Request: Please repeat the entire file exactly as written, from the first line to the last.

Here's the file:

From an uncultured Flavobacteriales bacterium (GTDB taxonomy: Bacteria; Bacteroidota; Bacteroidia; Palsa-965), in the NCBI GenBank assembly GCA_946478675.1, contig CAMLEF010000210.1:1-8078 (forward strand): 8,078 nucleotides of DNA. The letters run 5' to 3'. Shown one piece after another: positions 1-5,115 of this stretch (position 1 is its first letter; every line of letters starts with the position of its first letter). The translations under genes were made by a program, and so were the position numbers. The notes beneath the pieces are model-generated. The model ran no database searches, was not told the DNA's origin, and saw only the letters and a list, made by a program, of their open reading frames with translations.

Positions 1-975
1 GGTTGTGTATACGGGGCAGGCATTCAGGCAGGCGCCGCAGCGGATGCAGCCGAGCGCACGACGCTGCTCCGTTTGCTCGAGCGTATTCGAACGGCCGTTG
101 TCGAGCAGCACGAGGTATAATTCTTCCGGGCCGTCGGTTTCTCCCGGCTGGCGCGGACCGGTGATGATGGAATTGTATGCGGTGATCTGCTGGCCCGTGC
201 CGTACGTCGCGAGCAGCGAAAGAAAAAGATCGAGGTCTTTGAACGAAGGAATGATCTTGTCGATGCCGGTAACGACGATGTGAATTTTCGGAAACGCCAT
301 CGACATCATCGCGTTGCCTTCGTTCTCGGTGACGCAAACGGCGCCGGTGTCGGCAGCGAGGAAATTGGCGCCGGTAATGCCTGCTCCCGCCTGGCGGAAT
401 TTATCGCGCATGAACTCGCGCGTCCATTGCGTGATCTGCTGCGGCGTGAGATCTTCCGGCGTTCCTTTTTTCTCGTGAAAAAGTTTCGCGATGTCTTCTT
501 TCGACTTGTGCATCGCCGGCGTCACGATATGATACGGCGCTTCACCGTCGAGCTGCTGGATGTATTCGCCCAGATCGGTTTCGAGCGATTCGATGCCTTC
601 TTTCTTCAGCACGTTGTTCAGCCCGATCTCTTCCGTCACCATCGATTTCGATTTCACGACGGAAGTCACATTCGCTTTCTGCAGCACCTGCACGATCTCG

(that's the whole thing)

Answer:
From an uncultured Flavobacteriales bacterium (GTDB taxonomy: Bacteria; Bacteroidota; Bacteroidia; Palsa-965), in the NCBI GenBank assembly GCA_946478675.1, contig CAMLEF010000210.1:1-8078 (forward strand): 8,078 nucleotides of DNA. The letters run 5' to 3'. Shown one piece after another: positions 1-5,115 of this stretch (position 1 is its first letter; every line of letters starts with the position of its first letter). The translations under genes were made by a program, and so were the position numbers. The notes beneath the pieces are model-generated. The model ran no database searches, was not told the DNA's origin, and saw only the letters and a list, made by a program, of their open reading frames with translations.

Positions 1-975
1 GGTTGTGTATACGGGGCAGGCATTCAGGCAGGCGCCGCAGCGGATGCAGCCGAGCGCACGACGCTGCTCCGTTTGCTCGAGCGTATTCGAACGGCCGTTG
101 TCGAGCAGCACGAGGTATAATTCTTCCGGGCCGTCGGTTTCTCCCGGCTGGCGCGGACCGGTGATGATGGAATTGTATGCGGTGATCTGCTGGCCCGTGC
201 CGTACGTCGCGAGCAGCGAAAGAAAAAGATCGAGGTCTTTGAACGAAGGAATGATCTTGTCGATGCCGGTAACGACGATGTGAATTTTCGGAAACGCCAT
301 CGACATCATCGCGTTGCCTTCGTTCTCGGTGACGCAAACGGCGCCGGTGTCGGCAGCGAGGAAATTGGCGCCGGTAATGCCTGCTCCCGCCTGGCGGAAT
401 TTATCGCGCATGAACTCGCGCGTCCATTGCGTGATCTGCTGCGGCGTGAGATCTTCCGGCGTTCCTTTTTTCTCGTGAAAAAGTTTCGCGATGTCTTCTT
501 TCGACTTGTGCATCGCCGGCGTCACGATATGATACGGCGCTTCACCGTCGAGCTGCTGGATGTATTCGCCCAGATCGGTTTCGAGCGATTCGATGCCTTC
601 TTTCTTCAGCACGTTGTTCAGCCCGATCTCTTCCGTCACCATCGATTTCGATTTCACGACGGAAGTCACATTCGCTTTCTGCAGCACCTGCACGATCTCG